USB4 is not thunderbolt, and there are multiple versions, just like 3.x. Yeah it's just USB3 renamed to 4, with one version supporting thunderbolt 3 tech. They should have just left all the older stuff on USB3.x and kept USB4 for the Thunderbolt 3 like stuff, so stupid. It's not really thunderbolt though, because it is using copper wire, not fiber.
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drewprops
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2020-11-13, 00:33

My first Intel iMac was a CoreDuo.

I think that by the next year they were shipping the Core2Duo.

So maybe the M1 to M2 could be quick?

Time will tell how fast Apple is with their numbering system.

...
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chucker
 
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2020-11-13, 02:16

Quote:
Originally Posted by PB PM View Post
USB4 is not thunderbolt, and there are multiple versions, just like 3.x. Yeah it's just USB3 renamed to 4, with one version supporting thunderbolt 3 tech.
Yes, and when Apple says "Thunderbolt / USB4", they clearly mean the version of USB4 that does support Thunderbolt.

Quote:
Originally Posted by PB PM View Post
It's not really thunderbolt though, because it is using copper wire, not fiber.
Almost no Thunderbolt cables actually use fiber.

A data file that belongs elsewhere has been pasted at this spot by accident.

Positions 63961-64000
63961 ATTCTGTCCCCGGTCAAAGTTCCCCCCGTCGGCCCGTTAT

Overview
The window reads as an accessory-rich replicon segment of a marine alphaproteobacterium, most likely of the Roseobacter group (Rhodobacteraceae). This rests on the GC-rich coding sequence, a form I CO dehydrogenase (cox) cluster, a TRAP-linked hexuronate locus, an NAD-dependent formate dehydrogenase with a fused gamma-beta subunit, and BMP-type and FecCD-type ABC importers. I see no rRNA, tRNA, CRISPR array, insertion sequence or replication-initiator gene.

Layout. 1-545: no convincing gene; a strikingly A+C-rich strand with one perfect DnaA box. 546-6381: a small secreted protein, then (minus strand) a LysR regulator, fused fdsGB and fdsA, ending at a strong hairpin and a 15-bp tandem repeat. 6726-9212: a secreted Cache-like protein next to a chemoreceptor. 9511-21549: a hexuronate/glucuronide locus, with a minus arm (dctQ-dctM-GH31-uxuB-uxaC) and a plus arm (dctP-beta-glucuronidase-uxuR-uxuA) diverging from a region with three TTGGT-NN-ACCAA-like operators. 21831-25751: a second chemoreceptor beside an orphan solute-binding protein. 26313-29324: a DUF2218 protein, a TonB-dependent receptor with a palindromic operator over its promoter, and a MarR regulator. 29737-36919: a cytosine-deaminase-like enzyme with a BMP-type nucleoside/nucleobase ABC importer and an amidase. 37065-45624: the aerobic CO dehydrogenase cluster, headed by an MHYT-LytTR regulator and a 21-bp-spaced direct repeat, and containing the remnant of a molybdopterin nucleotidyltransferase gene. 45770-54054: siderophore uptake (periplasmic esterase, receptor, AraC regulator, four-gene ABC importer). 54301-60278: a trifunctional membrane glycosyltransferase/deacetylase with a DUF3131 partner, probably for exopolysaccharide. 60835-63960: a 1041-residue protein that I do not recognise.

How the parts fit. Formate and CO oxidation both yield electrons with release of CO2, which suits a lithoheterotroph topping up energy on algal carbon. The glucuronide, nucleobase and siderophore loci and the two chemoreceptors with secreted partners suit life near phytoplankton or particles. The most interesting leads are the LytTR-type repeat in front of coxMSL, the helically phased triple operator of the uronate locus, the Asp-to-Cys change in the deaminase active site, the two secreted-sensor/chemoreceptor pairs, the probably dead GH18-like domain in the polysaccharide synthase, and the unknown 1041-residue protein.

Last edited by chucker : 2020-11-13 at 08:53.
  quote
drewprops
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2020-11-13, 08:01

MacRumors has an article comparing the Intel Mac Mini and the M1 version and it is exactly the sort of mixed bag that I was afraid we would encounter, where pro users are likely to be driven toward the Intel model in the short term (for instance, the need for more RAM). The comparison fuels my own worry that Apple's Intel machines will experience a shorter life span.


...
  quote
turtle
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2020-11-13, 08:48

You know, it could be as simple as a server like set up with more CPU sockets. Dual M1s is better! Each with it's own 16GB of RAM... but cause you still won't be able to upgrade that.

Really though, the idea of adding a second CPU makes sense. It might be the route they take but I have a feeling it will be something more in the specific chip that is upgraded rather than stacking chips.

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chucker
 
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2020-11-13, 08:56

I don't think we'll see a multi-CPU-socket Mac again in the foreseeable future.
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Frank777
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2020-11-14, 02:11

No rumors seem to be popping up on when the next round of releases will happen.

We know we're done for the year ("One More Thing"), and I guess the question becomes whether next they choose to complete the low-end transition (removing *most* of the Intel options with higher spec Apple Silicon versions) or begin the higher end transition with AS versions of the 16" MacBook Pro, 24" & larger iMacs, and the (smaller) Mac Pro.

After the New Year passes, Apple's window for Mac releases is usually March, right?
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drewprops
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2020-11-14, 11:40

Actually I did see a rumor this morning that suggested the 16" model would show up in the next 2 or 3 weeks, but I'm not holding my breath.


...

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pscates2.0
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Join Date: May 2004
 
2020-11-14, 11:57

That one's tough to believe...they surely would've announced it the other day, with all the rest.